Enrica Garzilli. L'esploratore del Duce: le avventure di Giuseppe Tucci e la politica italiana in Oriente da Mussolini a Andreotti; con il carteggio di Giulio Andreotti. Rome: Memori and Milano: Asiatica Association, 2012. 2 volumes. 513 and 592 pp. $45.00 (paper), ISBN 978-88-900226-6-1.
Reviewed by Francesca Orsini (School of Oriental and African Studies)
Published on H-Asia (June, 2014)
Commissioned by Sumit Guha (The University of Texas at Austin)
[Ed. note: The author, Dr. Enrica Garzilli, has provided a response to this review of her book. A link to the response can be found below the review.]
I was intrigued when I, though not a Tibet specialist, was asked to review this book. This was my chance to learn about the origins of Italian Orientalism, of which I was in my own way an epigone, and to understand why it had leaned so much more towards esoteric subjects and contributed to perpetuating an image of South Asia (and Tibet) as an exotic and mysterious land to be studied by a select and dedicated few. My own professor of Hindi at Venice University, Prof. Laxman Prasad Misra, had been “brought” to Italy from Jabalpur by Giuseppe Tucci in the 1950s and established by him as professor at both Rome and Venice Universities according to a system of personal patronage that seemed part and parcel of the discipline. I must admit that when I received the two bulky volumes (together running over 1,200 pages) I balked a little, but nonetheless sat down to read, starting from the additional seventy-page introduction that established what a difficult and all-consuming project this had been. Giuseppe Tucci (1895-1984) was a prodigious writer, philologist, archaeologist, and travel writer, and is still considered an authority on early modern Tibetan history and art: his Tibetan Painted Scrolls (two volumes, 1949) is still the standard work, and his essay “Tibetan Conflict in the Sixteenth Century” was reprinted in the 2013 Tibetan History Reader. A friend tells me that Tucci is still among the first authors assigned in Tibetan studies programs. And then the title, The Duce’s Explorer! Indeed some of the most engaging pages are about Tucci’s ardently Fascist Sanskrit teacher, the genial Carlo Formichi, who taught Italian in Shantiniketan for a while and there, together with Tucci, befriended Rabindranath Tagore and invited him to visit Italy and Mussolini.
Like so many others, Tagore was apparently much impressed by Tucci’s scholarship and linguistic abilities, and shared long walks and conversations with him. What did they talk about? Well ... this is exactly the problem with this book. After reading it, what I have learned about Tucci is the following—that he was a prodigious scholar and linguist; that he was also a difficult, proud, and arrogant character; he wrote indefatigably fundamental works on Tibet and on Indian philosophy (his bibliography runs over thirty pages); he traveled eight times to Tibet and collected hundreds of manuscripts for the Istituto Italiano per il Medio ed Estremo Oriente (IsMEO) in Rome that he helped establish--and for himself, when the Tibetan lamas were not looking. (One good anecdote is that when Tucci used to visit the National Archives in New Delhi, a peon was deputed to follow him all the time to make sure that he did not steal anything.) Mussolini and his minister Giovanni Gentile—and after WWII, Giulio Andreotti—supported Tucci financially and politically because they shared a vision of Italy’s expansion in Asia—but we are not told what this vision was. I also learned that several of Tucci’s companions on his travels, like Fosco Maraini, later broke with him, and several of Tucci’s erstwhile students declined to talk to the author about him. Even the letter exchange with Andreotti, far from shedding light on Tucci’s political leanings or on Andreotti’s political vision regarding South Asia, reiterate official support and testify to Tucci’s ability to win powerful backers. Tucci’s archaeological expeditions were always luxuriously provided for, we are told, but what were their scientific achievements? This unfortunately is not the place where you will find an answer to this question. Despite Garzilli’s extraordinary dedication, this biography drowns the reader in superlatives and generalizations, uses twenty words when two would be enough, and resolutely refuses to engage in a critical analysis of Tucci’s contribution. I found myself a twenty-year-old student again, being told how “great” and “learned” Italian Orientalists were without being told why.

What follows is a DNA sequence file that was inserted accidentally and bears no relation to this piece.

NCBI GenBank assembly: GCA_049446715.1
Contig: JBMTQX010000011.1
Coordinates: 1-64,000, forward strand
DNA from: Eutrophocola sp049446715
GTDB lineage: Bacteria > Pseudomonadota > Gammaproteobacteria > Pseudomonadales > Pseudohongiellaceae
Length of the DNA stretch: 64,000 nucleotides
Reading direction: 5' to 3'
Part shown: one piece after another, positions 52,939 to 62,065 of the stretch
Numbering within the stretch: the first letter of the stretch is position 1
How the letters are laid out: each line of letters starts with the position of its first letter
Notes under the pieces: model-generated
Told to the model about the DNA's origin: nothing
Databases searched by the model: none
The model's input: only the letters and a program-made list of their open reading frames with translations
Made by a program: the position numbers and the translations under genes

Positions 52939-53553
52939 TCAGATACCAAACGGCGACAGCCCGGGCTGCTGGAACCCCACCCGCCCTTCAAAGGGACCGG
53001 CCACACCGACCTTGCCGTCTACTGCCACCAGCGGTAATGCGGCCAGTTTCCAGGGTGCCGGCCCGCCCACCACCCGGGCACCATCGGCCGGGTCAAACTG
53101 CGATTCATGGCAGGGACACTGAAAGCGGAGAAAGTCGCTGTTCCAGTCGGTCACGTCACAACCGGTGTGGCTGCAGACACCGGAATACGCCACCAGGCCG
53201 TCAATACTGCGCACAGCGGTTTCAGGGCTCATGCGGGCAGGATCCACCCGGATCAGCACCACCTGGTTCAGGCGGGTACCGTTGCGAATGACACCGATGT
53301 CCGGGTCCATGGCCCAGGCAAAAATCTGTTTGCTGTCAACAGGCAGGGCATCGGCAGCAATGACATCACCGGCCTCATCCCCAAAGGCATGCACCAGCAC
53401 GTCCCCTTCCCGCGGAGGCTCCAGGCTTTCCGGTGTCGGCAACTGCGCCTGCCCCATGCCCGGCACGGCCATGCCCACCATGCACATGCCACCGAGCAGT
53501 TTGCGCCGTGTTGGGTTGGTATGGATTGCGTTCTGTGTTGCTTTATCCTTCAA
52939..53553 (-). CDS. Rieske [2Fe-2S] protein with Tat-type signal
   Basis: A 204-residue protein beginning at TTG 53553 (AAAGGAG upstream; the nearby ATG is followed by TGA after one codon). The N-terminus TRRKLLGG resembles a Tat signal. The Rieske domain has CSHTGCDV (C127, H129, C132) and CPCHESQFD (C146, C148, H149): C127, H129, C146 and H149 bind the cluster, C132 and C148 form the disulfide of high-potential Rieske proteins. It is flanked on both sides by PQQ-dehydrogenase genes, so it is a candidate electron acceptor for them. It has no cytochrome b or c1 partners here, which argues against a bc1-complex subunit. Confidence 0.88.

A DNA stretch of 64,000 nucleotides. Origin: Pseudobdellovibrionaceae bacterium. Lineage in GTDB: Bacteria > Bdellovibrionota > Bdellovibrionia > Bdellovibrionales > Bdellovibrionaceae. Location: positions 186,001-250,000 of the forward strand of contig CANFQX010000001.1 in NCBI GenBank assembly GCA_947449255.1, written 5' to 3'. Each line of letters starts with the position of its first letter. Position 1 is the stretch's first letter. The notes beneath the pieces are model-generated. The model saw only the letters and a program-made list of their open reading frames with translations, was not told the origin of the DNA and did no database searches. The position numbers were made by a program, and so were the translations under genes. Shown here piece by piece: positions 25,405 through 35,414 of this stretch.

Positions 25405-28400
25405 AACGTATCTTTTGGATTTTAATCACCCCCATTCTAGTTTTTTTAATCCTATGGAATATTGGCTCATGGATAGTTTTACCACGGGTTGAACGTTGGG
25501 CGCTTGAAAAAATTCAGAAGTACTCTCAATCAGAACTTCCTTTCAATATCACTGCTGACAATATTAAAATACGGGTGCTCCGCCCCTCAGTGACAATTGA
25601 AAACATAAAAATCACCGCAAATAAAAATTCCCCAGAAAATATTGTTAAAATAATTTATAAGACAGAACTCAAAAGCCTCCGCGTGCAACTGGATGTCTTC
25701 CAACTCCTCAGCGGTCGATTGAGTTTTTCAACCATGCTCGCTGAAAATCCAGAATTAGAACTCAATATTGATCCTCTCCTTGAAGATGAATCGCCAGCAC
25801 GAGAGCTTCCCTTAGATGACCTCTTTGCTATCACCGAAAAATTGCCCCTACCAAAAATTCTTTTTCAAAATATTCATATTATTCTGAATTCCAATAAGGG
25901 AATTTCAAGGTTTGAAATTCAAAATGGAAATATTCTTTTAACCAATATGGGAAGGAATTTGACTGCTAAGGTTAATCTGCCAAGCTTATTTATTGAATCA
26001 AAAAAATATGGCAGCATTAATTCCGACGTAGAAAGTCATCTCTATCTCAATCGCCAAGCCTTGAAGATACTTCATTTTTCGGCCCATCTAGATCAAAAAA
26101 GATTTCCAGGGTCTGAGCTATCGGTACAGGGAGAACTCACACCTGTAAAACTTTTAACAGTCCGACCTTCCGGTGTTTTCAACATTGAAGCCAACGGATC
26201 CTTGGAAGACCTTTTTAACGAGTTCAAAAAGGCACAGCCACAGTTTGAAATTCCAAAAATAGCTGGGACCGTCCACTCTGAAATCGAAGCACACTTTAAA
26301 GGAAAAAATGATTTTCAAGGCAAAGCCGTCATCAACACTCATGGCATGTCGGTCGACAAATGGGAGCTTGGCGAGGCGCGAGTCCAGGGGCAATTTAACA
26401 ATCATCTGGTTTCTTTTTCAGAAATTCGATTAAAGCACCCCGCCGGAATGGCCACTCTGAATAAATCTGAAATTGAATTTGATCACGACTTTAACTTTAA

Author Response: https://networks.h-net.org/node/22055/discussions/46429/re-orsini-garzilli-lesploratore-del-duce-le-avventure-di-giuseppe
If there is additional discussion of this review, you may access it through the network, at: https://networks.h-net.org/h-asia.
Francesca Orsini. Review of Garzilli, Enrica, L'esploratore del Duce: le avventure di Giuseppe Tucci e la politica italiana in Oriente da Mussolini a Andreotti; con il carteggio di Giulio Andreotti.
H-Asia, H-Net Reviews.
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